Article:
Fourteen Little Red Huts by Andrei Platanov

October 18th to November 18th, Wednesday-Saturday at 7:30pm, Sunday at 5:00pm. 

14 Little Red Huts, a dramatic look at Soviet policy in the early 20th century that led to the deaths of nearly 15 million people, will be performed by the Medicine Show Theatre from October 18 through November 18. Ioan Ardelean, a Romanian actor and professor who grew up under the old regime, directs.

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Written by Andrei Platanov

Translated by Robert Chandler

Directed by Ioan Ardelean

AMERICAN DEBUT! 

CAST

Danielle Aziza • Bill Blechingberg • Steve Capra • Zulivet Diaz • David Elyha • Felix Gardon • Amanda J. Ifrah • Poorna Sidney

PRESS RELEASE

14 Little Red Huts, a dramatic look at Soviet policy in the early 20th century that led to the deaths of nearly 15 million people, will be performed by the Medicine Show Theatre from October 18 through November 18. Ioan Ardelean, a Romanian actor and professor who grew up under the old regime, directs.
The story examines the human toll of Stalin’s treatment of the peasantry after the Bolshevik Revolution. The misguided policy of “collectivization” forced individual peasant households into communal farms called “kolkhozes” during the late 1920s and early 1930s. By the 1930s it was clear the government’s attempt to feed a growing industrial-worker class was failing. The policies set farming quotas far too high, did not account for poor or average crop yields, and prohibited peasants from saving some of their crops for their own use. Relatively wealthy peasants who owned livestock or smaller plots of land were declared enemies of the state and killed or exiled to Siberia. The result was famine.
“This play is less concerned with the details of bureaucratic snafu than with what happens to people when bureaucracy promulgates ridiculous laws and you have to obey them,” said Medicine Show actor-manager Chris Brandt. He noted a particularly cruel irony in the fact many peasants had been enthusiastic revolutionaries. “The play is not a political analysis of the mistakes of Stalinism. Rather, it’s about what happens to the people given those mistakes.”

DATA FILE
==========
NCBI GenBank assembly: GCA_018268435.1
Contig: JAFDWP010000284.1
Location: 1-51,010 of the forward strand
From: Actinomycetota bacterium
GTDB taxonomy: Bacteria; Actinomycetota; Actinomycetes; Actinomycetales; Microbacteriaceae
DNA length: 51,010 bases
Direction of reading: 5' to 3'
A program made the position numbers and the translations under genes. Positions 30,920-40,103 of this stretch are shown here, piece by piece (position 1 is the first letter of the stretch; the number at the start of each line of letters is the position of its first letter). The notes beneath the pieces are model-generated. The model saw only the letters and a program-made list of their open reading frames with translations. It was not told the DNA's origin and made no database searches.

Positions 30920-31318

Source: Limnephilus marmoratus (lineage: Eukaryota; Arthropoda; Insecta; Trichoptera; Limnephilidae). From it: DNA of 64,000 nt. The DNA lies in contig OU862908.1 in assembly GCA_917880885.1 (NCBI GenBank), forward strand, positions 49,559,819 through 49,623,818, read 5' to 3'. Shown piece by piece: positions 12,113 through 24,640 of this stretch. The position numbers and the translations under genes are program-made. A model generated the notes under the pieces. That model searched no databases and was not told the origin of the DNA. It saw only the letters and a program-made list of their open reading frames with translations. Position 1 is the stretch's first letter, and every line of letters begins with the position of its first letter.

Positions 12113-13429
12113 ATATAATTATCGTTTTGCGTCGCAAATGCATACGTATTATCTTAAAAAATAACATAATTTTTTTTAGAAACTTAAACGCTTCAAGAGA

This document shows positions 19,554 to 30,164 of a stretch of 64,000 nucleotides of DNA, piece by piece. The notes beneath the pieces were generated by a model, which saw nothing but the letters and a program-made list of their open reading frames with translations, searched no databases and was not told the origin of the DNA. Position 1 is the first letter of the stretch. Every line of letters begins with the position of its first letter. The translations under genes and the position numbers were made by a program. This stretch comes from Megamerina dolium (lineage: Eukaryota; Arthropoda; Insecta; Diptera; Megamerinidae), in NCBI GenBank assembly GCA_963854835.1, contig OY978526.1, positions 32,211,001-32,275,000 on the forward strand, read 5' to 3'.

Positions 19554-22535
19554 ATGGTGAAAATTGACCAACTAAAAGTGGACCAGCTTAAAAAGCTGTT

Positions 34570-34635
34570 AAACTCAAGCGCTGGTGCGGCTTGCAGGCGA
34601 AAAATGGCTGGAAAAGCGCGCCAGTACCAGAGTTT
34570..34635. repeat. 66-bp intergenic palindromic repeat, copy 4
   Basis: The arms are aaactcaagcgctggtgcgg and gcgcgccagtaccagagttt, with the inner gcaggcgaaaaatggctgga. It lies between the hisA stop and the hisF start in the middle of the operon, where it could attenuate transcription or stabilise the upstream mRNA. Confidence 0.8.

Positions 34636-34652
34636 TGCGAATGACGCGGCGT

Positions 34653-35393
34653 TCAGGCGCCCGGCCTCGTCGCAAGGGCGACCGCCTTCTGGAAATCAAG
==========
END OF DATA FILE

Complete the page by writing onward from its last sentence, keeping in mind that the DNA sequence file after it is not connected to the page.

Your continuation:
The folly seems obvious to us today, but this production raises the question: how much has changed? As any sales team working in corporate America today can attest, shortfalls occur when quotas become unmoored from reality. In the case of a growing Russia, those food shortfalls led to humanitarian crises and a death toll equivalent to the current populations of New York City, Los Angeles and Chicago combined.
Noted Russian novelist Andrei Platonov wrote this play in horror after being dispatched by Moscow to the collectives to write propaganda pieces extolling the success of the happy farmers. Boris Pasternak (Doctor Zhivago) was another such writer and was so appalled by what he saw that he couldn’t write for a decade after. 
Submitting the play to the Soviet censor’s office, however, would have meant death or exile for its author. Consequently the piece was not seen for decades, until the fall of communism. It took almost another 30 years, until now, to make it to the United States.
On this 100th anniversary of the Bolshevik revolution, be among the first in this country to see this important work. Decide for yourself if we have learned at least some lessons from one of history’s most tragic chapters.

We are also proud to have some of the top voices in Russian studies and literature joining us to lead post-performance conversations on this remarkable piece of archival theater.

These discussions will focus on big-picture issues, such as genocide. How does it begin? How did it happen in a country where the people had just overthrown the Czar? Propaganda, another issue we’ll explore, while certainly not exclusive to the Soviet Union, was no doubt the hallmark of early 20th century Russia. The propaganda machine was nothing short of remarkable in its far-reaching and powerful thrall over the people of the Soviet Union.
 
The distinguished group of experts joining the conversation includes:
Dr. Olga Meerson of Georgetown UniversityNovember 2nd and 3rd
Edwin Frank, Editor, Classics, New York Review of BooksNovember 8th
Dr. Kevin M.F. Platt of the University of PennsylvaniaNovember 10th
Dr. Bradley Gorski of Barnard and Columbia UniversityNovember 15th
Dr. Yakov Klots of Hunter CollegeNovember 17th